President Obama to propose new $2 billion program for funding clean auto fuels research

President Obama is scheduled to give a speech at Argonne National Laboratory near Chicago, Illinois later today where he’ll announce a new plan for the government to fund research into new cleaner fuels for automobiles. The plan, dubbed the "Energy Security Trust Fund," was originally announced in the State of the Union in February, but now it’s set to get more concrete details and will call for $2 billion in funding over ten years, which Congress must approve.
The money is due to come from the revenue generated by federal land leases to oil and gas companies for drilling, according to The New York Times. That will go toward research to develop longer-range electric car batteries, biofuels, and natural gas for use in transportation, The Associated Press reports. It’s also reportedly modeled after a proposal published last December by a group of bipartisan business executives and military leaders advocating reducing the nation’s dependence on petroleum-based fuels.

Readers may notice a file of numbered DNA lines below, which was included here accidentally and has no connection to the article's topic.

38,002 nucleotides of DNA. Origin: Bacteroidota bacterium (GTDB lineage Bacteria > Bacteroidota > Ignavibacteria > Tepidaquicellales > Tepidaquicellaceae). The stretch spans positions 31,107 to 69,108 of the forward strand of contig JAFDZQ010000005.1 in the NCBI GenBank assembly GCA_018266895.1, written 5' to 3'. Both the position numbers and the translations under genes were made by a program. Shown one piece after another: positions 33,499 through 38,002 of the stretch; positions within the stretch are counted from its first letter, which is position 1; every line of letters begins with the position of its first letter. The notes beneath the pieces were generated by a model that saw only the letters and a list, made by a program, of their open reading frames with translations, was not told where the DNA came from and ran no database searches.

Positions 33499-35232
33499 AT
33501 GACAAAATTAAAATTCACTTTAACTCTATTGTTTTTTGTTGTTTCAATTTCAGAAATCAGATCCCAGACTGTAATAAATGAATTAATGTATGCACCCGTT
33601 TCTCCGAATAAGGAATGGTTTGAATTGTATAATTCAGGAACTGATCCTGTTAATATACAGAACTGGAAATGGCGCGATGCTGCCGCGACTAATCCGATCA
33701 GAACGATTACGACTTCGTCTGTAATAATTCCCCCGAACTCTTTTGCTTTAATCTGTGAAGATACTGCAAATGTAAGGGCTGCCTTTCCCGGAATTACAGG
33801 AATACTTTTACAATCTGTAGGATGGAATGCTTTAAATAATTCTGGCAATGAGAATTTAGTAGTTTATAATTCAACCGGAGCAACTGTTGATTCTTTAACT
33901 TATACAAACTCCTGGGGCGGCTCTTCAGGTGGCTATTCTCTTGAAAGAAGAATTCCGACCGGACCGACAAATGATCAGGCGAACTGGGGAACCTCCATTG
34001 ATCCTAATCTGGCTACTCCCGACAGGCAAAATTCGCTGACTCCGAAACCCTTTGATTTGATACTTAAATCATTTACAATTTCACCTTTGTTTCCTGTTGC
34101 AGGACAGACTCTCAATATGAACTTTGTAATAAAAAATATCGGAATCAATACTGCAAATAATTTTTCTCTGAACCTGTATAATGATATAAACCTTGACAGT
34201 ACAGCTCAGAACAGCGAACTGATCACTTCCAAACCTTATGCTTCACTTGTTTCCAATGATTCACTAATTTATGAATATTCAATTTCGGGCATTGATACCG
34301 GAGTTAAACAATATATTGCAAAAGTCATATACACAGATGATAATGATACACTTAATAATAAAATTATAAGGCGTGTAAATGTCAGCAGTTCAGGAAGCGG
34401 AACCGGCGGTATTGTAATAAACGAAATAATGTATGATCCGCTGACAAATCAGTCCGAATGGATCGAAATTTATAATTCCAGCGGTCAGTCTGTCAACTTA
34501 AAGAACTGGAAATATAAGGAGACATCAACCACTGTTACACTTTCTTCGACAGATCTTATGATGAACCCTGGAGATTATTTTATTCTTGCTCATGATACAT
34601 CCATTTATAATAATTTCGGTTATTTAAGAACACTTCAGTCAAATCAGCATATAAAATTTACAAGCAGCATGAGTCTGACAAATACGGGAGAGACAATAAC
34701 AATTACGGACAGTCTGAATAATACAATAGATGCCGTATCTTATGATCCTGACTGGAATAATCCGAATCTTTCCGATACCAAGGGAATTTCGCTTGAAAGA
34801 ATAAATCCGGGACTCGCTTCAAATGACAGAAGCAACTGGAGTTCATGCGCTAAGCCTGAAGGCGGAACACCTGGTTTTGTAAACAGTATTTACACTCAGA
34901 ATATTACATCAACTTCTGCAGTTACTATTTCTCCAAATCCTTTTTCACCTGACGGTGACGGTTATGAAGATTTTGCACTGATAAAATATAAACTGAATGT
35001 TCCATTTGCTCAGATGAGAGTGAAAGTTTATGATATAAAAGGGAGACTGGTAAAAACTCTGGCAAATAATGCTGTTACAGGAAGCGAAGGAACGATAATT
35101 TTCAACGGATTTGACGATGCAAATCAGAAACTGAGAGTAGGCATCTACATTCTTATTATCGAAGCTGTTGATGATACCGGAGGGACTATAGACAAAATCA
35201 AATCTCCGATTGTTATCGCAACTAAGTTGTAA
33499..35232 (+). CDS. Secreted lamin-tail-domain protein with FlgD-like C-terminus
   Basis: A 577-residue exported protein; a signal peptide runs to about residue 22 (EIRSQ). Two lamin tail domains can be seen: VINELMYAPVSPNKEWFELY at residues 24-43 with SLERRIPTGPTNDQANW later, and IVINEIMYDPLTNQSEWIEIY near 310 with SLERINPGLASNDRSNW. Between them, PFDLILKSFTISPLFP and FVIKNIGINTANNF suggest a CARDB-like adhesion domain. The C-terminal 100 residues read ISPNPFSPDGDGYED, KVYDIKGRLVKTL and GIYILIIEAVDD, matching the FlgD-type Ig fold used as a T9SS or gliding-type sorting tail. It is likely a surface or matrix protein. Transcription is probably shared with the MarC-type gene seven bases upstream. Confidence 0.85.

Whether Congress moves forward on the idea in a bipartisan fashion is an open question, but look for the President to make a strong case that it should in the speech, which will be livestreamed by The White House at 2:30 PM ET.
Update: After the President’s speech concluded, the White House published a fact sheet that clarifies the revenue to pay for the fund will come specifically from "royalty revenues generated by oil and gas development in Federal waters of the Outer Continental Shelf (OCS)." The fact sheet also notes that the $2 billion has already been accounted for in the federal budget.